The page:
Charles Bronfman has given $5M to McGill University for public conversations about the future of Canada

Charles Bronfman was at McGill University to announce a $5-million donation reflecting his concern for Canada’s future. (McGill University photo)

At 91, Charles Bronfman is preoccupied with Canada’s future, specifically, whether it is playing as influential a role as it could on the world stage.

“I have had the privilege to live in the United States and travel in Europe and Israel and the Far East, and we have something very precious here… Canada is a society that is quite wonderful. But do we realize it? Canada should be a leader among medium-sized countries in the world,” said Bronfman at the announcement of the $5-million he has donated to McGill University to establish an annual public event where crucial issues facing the country will be discussed.

His wish is that Canada “conquer other worlds but in a Canadian way.”

McGill hopes the endowment will attract high-profile speakers to Conversations, sponsored by Charles Bronfman as the series to be launched next year is known.

News of Bronfman’s gift to his alma mater came during a two-day conference of the McGill Institute for the Study of Canada (MISC), which will administer the endowment. Bronfman was co-founder in 1994 of MISC, which today is the centre for Canadian, Quebec and Indigenous studies at the university and organizer of a number of events geared to the public at large.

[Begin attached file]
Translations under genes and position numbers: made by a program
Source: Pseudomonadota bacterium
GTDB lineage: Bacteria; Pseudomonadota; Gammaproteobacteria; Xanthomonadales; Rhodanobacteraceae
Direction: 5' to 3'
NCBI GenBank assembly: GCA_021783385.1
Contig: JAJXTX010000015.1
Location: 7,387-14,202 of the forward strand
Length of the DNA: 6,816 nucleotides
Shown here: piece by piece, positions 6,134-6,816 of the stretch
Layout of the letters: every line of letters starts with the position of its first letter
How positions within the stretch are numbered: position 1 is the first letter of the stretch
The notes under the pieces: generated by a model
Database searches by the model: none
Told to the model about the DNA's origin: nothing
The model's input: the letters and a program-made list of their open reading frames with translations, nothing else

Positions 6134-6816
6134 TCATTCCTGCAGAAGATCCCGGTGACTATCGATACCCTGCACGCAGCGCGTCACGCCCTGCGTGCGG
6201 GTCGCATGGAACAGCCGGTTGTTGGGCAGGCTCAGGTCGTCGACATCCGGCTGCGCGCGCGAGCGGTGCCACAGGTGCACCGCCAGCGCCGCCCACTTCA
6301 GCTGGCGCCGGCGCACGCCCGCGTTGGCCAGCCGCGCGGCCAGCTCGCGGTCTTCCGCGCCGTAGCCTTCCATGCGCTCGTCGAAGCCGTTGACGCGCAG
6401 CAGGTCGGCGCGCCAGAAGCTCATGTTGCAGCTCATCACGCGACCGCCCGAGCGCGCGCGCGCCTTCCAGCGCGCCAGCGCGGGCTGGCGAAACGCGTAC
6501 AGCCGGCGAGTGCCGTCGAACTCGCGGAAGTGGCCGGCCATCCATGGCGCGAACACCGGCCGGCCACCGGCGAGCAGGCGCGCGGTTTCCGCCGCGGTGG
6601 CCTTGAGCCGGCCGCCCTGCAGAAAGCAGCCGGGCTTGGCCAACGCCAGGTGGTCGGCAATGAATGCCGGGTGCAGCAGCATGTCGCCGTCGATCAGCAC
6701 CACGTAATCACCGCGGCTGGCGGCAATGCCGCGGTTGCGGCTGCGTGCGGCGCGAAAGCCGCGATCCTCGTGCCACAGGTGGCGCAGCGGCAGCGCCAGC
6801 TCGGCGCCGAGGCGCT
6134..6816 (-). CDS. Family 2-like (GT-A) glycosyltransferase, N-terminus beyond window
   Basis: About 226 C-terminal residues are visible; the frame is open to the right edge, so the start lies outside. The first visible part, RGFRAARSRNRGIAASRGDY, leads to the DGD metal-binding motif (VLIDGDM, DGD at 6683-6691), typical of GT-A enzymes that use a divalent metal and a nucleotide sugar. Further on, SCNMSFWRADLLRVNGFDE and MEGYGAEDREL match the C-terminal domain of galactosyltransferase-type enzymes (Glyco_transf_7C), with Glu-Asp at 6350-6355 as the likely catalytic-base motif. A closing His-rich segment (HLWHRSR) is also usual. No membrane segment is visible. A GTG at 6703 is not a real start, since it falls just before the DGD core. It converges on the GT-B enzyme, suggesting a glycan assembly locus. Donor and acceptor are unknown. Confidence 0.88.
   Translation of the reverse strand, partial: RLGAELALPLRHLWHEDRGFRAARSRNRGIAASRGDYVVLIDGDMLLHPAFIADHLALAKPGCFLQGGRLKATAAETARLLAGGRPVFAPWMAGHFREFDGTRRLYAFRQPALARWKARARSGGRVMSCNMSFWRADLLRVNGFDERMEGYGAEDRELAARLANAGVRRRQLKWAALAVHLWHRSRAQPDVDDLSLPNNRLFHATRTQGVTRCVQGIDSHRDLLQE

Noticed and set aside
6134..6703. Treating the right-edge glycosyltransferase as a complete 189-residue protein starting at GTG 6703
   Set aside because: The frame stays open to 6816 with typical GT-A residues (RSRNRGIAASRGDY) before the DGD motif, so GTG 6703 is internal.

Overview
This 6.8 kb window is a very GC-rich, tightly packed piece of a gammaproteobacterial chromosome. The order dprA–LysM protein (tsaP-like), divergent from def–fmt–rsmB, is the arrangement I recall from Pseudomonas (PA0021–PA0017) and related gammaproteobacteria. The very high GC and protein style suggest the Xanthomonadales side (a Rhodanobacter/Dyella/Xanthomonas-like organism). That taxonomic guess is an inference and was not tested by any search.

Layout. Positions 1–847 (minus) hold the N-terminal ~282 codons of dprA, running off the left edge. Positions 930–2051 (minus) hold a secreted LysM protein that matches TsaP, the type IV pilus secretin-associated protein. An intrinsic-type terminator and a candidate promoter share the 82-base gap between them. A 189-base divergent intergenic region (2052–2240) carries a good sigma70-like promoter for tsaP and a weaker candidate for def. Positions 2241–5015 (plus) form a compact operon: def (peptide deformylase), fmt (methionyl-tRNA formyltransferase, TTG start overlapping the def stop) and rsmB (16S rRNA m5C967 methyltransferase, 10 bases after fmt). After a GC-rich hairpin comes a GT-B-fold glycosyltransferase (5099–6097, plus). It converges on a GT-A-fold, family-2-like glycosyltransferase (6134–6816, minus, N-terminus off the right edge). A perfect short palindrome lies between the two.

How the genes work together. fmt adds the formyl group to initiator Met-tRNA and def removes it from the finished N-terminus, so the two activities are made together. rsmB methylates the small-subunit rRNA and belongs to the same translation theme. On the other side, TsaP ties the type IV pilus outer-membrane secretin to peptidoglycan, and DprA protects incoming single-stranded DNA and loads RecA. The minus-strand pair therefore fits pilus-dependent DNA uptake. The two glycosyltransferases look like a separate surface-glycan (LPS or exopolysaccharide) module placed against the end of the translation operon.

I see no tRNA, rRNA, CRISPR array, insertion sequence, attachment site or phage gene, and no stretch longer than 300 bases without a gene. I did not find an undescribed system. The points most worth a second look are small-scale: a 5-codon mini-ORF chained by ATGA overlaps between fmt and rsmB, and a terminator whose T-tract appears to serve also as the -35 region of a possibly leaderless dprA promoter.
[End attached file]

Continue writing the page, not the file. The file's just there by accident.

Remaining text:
Montreal-born Bronfman, whose principal residence has been New York for more than 30 years, shared his vision of Canada in conversation with Lisa Shapiro, the new dean of the McGill Faculty of Arts.

“As Canada keeps growing, I just hope Canadian society stays essentially as it now—not go the way of America or Europe—but remain the type of society it is.”

The theme of the conference, the first MISC has held since 2019 due to the pandemic, was Comparing Immigration Policies: Canada & the World.

Bronfman commented that Canada’s immigration policy today is also “quite wonderful” and he hopes the population continues to grow “exponentially” as it was since after the Second World War, and that immigrants are successfully “absorbed.”

MISC director Daniel Béland said Conversations is foreseen as a “flagship” event that reaches beyond academia that will attract engaged citizens and the attention of policy makers and the media in an exploration of the challenges facing Canada as a global player.